On Tuesday afternoon, NDP leader Andrea Horwath introduced a private member’s bill that would establish an independent commission to perform a full public inquiry into the decisions and actions of the McGuinty government and the police during the G20 Summit.

There were more than 1,100 arrests that weekend, making it the largest mass arrest in Canadian history; extensive violations of civil liberties and charter rights; peaceful protesters silenced; and innocent bystanders detained.

“There are now six separate reviews underway,” said Horwath. “Yet none of these has the mandate or the jurisdiction to ask the most fundamental questions or provide Ontarians with the answers they are seeking.”

Horwath’s bill requires that a commission shall be appointed within 60 days after the G20 Public Inquiry Act comes into force that will make recommendations to the Ontario government and police about how to reduce spending, arrests and violence at similar future events.

The commission will also report on whether the rights and freedoms of Ontarians were put in jeopardy during the G20 Summit and the exercise of power under the Public Works Protection Act.

The Act calls for the commission to begin the inquiry within 60 days of being appointed, submit an interim report within six months after the inquiry begins and present a final report within 12 months after the inquiry starts.

When asked whether the commission’s report might get lost in the shuffle as time passes or a change in government, Horwath said, “I think there’s more risk of getting lost in the shuffle with the mishmash of reviews that are underway. There are six other reviews under way. Those are what’s going to get lost in the shuffle. The public inquiry is the only thing that will survive governments and provide the information we want.”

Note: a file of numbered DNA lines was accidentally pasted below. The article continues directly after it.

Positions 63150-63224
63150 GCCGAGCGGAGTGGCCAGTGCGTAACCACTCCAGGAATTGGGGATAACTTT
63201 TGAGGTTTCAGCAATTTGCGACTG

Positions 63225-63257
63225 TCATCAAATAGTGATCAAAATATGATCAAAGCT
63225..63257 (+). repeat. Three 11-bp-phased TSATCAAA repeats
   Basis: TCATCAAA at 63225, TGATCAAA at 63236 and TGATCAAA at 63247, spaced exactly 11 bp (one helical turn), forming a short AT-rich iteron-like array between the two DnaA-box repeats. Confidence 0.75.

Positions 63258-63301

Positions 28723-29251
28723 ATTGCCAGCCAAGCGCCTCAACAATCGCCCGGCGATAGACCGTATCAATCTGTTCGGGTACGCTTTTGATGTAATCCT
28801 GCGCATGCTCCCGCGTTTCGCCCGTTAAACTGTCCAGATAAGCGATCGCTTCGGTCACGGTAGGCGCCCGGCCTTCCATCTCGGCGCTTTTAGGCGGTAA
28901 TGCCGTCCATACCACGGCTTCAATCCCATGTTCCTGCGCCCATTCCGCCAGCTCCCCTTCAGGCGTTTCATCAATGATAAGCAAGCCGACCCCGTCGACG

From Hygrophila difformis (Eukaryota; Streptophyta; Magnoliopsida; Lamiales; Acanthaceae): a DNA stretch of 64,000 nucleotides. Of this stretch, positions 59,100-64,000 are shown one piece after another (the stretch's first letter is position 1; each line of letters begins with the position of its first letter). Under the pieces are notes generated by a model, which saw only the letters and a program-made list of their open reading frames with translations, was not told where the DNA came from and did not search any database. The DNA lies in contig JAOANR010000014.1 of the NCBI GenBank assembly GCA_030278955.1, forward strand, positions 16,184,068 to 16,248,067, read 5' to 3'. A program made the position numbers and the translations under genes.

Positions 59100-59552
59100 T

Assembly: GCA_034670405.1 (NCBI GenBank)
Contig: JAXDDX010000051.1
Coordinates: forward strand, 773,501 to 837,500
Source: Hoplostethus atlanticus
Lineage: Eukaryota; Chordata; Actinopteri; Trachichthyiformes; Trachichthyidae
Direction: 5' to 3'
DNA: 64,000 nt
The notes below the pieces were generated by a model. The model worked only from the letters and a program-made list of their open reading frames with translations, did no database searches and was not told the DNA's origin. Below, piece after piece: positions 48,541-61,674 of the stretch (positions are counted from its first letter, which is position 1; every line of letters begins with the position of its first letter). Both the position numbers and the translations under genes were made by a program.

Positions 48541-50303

Howard Morton, a lawyer who defended the only person charged under the province’s Public Works Protection Act, said the bill has the support of the Law Union of Ontario.

“It represents what we have been trying to do at various levels,” he said. “None of those five or six reviews are able or willing to look at the sort of thing that a public inquiry can do. A review is quite crippled when it comes to attempting to learn the full picture of what happened on that weekend. The real important issues will slip through the cracks and we’ll be left with a hodgepodge of reports that really go nowhere.”

According to Morton, none of the reviews have the power of subpoena or the ability to compel documents, adding, “The federal government has completely stonewalled any attempt to find out what their role was and, in particular, what the role of the RCMP was.”

He urged the public to get behind the bill, saying their rights and freedoms are in peril.

“If the public accepts what the police did and lets this just ‘go way’, then the risk is that the police will believe in the future they are entitled to do that (what happened on the G20 Summit weekend),” said Morton. “You need clear guidelines about what the police can and cannot do in terms of stopping people and demanding identification and demanding to know why you are where you are.”

John Bonnar

John Bonnar is an independent journalist producing print, photo, video and audio stories about social justice issues in and around Toronto.